Staff Sgt. Elvis Umanzor
4th IBCT, 3rd Inf. Div., Public Affairs
LOGAR PROVINCE, Afghanistan (July 6, 2013) – U.S. service members have been in combat operations in Afghanistan since September 2001, and along the way they have faced many colossal obstacles and experiences like death, separation, and physical and mental weariness.
On Forward Operating Base Shank in eastern Afghanistan, U.S. service members use many of the services like the Morale Welfare and Recreation centers, chaplain services and the Austin Resiliency Center to relax and unwind from the daily stresses of serving in a hostile combat zone.
U.S. Army chaplains, Capt. Mickey Basham, the 3rd Battalion, 7th Infantry Regiment, chaplain from Nashville, Tenn., and Capt. Travis Hairston, the 4-3 Brigade Special Troops Battalion chaplain from Lufkin, Texas, both with 4th Infantry Brigade Combat Team, 3rd Infantry Division, had a vision to expand and remodel a coffee house into a resiliency area for Soldiers to unwind.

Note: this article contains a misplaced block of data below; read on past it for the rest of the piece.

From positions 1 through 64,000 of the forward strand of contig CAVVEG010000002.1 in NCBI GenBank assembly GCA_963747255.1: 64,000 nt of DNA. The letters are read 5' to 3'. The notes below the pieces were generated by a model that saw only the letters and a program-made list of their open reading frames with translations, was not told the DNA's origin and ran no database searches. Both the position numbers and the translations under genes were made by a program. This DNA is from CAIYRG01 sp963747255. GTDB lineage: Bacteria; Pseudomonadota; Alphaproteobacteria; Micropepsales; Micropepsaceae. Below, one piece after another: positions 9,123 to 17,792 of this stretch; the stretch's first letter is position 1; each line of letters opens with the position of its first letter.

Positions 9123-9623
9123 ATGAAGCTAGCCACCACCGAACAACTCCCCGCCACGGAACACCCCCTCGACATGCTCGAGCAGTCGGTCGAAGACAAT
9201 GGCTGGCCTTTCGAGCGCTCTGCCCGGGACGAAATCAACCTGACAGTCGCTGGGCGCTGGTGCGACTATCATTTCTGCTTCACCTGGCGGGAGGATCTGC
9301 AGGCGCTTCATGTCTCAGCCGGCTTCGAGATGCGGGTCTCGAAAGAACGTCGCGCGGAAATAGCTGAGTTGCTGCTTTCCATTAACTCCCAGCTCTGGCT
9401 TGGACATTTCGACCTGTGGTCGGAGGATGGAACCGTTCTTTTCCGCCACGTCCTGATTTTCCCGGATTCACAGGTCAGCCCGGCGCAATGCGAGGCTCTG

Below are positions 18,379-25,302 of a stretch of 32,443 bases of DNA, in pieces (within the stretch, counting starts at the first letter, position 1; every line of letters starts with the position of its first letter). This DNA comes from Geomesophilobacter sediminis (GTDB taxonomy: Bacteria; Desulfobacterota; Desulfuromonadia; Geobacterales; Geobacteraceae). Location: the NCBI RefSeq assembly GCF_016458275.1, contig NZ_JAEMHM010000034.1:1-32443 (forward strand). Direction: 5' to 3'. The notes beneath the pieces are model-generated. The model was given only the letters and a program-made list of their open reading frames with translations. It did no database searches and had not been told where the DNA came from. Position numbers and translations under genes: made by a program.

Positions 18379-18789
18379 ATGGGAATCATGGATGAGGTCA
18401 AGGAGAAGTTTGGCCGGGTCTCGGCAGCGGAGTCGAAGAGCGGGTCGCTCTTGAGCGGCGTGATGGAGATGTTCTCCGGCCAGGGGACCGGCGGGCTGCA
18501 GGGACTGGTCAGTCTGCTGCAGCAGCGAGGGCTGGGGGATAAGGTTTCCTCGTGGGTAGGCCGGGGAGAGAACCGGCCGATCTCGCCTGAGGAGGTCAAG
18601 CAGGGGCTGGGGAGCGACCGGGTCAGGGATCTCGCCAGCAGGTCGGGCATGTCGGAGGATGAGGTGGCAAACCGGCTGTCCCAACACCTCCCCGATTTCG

The ARC was completed and dedicated June 15, in memory of U.S. Army Pfc. Barrett Austin, an Easley, S.C., native assigned to 4th BSTB, who died April 21, in Landstuhl, Germany, of injuries caused by an improvised explosive device April 17, in Wardak province, Afghanistan, while in support of Operation Enduring Freedom.
“It’s a place to mentally checkout for a little bit and get away from what you are doing constantly,” said U.S. Army Reserves Maj. Amy Alger, a trauma surgeon with the forward surgical team supporting 4th IBCT, also known as the Vanguard Brigade.
Alger, a Chapel Hill, N.C., resident said there are many ways to cope and when things build up, “you don’t want to be at the place where you constantly deal with a bad situation.”
“Getting to the resiliency center makes it like you are getting away from that … kind of like a mental vacation,” she added “Plus you are around people who can actually understand what you are dealing with.”
U.S. Army Spc. Jameson Liner, a Columbus, Ga., native and the chaplain’s assistant for 4-3 BSTB, uses his high spirit and smile to invite people to the resiliency center, especially when people are having a bad day.
“If you can make someone laugh, you can change their day around,” Liner said.
The ARC features music, cigar smoking, bonfires, indoor and outdoor movie showings, refreshments, snacks, and a small room, known as the Free-X, where Soldiers can get free supplies they might not be able to find at the local exchange.